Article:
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The Rambler

The Rambler

Is free college tuition worth it?

Cartoon by Jonah Park

Even though Bernie Sanders lost on Super Tuesday, he is still very much in the presidential race.

Sanders appeals to young voters because of his stance on higher education. He wants us to have free tuition.

Free tuition sounds great, but is his plan worth it?

Most of the funding today for colleges comes from the federal government, but some states have grants and other types of aid that help students pay for college.

 Under Sanders’ proposal, most of the funding for higher education would come from the states. And with education funding being such a big problem, especially in Texas, what has to happen for his plan to work?

According to a report published by CNN, Sanders plans on taxing the upper class, targeting some of the big corporations such as Walmart and others. Here’s how it would work: The federal government would pay $2 in matching funds for every dollar states spend on making tuition free at public colleges and universities. The government would also cut student loan interest rates to about two percent for undergraduates, and allow those with student debt to refinance at low rates. The price tag: up to $750 billion over 10 years.

According to, about 11.1 million students were enrolled in public colleges and universities in 2014. States kicked in about $73 billion, while students kicked in roughly $64 billion. Under Sanders’ plan, the number of students enrolling in college would likely skyrocket.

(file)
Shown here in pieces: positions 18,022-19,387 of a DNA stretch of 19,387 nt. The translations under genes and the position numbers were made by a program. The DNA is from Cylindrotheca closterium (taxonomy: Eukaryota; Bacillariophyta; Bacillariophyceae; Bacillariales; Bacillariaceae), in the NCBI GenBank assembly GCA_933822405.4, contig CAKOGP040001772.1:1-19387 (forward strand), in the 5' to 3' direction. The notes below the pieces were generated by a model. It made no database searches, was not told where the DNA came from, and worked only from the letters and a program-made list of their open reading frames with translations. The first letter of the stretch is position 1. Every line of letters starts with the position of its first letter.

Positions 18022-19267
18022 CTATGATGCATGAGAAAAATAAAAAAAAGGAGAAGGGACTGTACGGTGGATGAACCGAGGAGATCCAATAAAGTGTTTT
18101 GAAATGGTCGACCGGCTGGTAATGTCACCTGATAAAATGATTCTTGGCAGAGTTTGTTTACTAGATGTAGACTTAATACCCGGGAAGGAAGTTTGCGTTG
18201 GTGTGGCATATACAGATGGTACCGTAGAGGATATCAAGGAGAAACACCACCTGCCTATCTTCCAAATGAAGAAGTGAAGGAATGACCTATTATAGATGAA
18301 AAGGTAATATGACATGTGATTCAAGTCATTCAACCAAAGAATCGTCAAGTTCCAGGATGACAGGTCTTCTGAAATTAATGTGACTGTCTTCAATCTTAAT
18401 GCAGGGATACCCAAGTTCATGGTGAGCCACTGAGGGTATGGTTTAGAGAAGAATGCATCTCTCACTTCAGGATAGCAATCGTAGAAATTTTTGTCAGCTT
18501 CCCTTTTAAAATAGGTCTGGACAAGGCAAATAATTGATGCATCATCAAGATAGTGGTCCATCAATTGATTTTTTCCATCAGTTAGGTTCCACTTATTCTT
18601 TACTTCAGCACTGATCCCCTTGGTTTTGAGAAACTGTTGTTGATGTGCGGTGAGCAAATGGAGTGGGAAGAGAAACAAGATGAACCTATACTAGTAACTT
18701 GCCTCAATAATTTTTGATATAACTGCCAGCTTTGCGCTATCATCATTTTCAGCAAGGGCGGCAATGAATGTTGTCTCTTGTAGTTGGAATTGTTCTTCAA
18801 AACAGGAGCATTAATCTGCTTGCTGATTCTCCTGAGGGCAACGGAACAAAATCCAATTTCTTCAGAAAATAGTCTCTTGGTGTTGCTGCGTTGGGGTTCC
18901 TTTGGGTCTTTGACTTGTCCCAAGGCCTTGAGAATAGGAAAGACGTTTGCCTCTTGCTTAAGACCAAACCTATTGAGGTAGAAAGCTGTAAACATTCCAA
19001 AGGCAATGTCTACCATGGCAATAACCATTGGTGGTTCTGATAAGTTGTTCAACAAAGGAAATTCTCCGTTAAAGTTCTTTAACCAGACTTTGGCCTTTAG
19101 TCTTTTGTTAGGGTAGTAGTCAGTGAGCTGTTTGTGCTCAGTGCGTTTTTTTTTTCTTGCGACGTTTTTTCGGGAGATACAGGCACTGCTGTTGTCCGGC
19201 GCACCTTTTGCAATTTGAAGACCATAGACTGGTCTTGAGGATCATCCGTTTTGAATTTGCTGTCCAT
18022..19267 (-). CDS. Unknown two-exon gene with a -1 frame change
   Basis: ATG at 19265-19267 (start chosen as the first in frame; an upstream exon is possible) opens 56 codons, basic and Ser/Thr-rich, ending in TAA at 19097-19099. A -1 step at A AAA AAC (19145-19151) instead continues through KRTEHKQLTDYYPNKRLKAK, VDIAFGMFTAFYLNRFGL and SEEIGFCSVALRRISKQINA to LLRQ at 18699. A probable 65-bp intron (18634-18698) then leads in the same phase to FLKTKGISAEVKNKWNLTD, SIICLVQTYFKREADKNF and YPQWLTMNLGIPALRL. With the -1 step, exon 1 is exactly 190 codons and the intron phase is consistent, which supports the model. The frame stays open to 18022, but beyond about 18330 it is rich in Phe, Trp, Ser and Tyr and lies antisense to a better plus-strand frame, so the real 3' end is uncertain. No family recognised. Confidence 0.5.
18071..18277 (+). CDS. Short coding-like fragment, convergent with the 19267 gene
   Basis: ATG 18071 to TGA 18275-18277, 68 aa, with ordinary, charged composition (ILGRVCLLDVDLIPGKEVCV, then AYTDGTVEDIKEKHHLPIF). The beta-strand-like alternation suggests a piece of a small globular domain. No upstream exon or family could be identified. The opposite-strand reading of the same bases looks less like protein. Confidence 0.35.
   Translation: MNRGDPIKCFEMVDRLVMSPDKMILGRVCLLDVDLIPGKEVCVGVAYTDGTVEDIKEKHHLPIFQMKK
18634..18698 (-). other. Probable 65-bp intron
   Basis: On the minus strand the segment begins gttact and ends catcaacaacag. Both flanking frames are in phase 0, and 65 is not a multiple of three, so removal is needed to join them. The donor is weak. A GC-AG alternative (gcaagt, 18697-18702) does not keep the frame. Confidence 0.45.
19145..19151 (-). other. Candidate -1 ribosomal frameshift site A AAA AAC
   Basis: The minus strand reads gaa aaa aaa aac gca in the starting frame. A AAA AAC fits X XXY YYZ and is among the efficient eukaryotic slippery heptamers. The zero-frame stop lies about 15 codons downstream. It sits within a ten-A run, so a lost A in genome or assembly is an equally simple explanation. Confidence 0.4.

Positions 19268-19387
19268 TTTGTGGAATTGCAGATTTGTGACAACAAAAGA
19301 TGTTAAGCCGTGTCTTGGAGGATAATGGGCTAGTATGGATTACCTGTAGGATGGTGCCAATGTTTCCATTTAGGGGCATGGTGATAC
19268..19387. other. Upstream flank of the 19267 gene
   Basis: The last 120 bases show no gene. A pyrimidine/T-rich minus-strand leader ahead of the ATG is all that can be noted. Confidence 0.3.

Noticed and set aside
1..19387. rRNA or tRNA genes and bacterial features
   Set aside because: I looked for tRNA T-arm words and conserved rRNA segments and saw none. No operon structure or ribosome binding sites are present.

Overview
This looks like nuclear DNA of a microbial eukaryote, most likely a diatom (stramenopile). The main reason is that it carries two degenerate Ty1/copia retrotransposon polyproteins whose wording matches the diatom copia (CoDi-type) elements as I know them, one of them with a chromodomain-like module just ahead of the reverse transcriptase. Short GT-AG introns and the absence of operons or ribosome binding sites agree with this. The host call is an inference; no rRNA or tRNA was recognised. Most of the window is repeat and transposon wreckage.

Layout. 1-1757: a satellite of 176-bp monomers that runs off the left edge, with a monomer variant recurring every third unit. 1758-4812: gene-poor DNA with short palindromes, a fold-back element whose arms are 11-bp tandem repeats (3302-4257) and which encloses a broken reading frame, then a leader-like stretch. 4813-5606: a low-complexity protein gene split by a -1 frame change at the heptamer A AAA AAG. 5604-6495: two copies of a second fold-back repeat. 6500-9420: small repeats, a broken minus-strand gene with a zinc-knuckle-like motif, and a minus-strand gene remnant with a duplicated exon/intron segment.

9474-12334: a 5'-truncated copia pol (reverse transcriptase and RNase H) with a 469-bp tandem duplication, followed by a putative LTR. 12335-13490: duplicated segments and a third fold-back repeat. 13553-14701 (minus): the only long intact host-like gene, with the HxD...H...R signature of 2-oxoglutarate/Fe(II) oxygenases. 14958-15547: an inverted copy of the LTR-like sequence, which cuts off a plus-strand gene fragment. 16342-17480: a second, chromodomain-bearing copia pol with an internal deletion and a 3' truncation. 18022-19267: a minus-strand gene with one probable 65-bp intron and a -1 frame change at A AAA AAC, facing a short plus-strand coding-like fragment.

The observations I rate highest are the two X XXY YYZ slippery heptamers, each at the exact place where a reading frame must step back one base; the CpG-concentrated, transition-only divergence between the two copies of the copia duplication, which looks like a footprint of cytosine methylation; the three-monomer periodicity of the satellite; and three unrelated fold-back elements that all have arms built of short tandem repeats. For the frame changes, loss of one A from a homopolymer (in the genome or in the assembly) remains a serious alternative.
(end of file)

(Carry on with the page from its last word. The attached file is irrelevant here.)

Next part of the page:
Let’s look at some of the obstacles that Sanders would face. What happens if the House and Senate are controlled by Republicans? There is no way the plan would pass.

Do you remember Obamacare? Obama rolled out that plan in 2008; he didn’t get that passed until 2010 and then the Republicans declared it unconstitutional and it went before the Supreme Court, where it was upheld in 2012.

There are a lot of issues Sanders would have to look at. Kids in grade school, all the way through high school, would be paid for by tax dollars and through the state where they live. Since getting into college would, through the Sanders plan, be much easier, what incentive do they have to try to get good grades in high school?

Also, college shouldn’t be free if your family can afford it. There should be a limit on family income: If your family exceeds X amount of dollars, you should not qualify for the free ride. There are many students from middle-class and low-income families that could really use the benefits of the Sanders plan; let them get the money, and make the kids from rich families still pay their own way.

Let’s help people get the education they deserve.

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Is free college tuition worth it?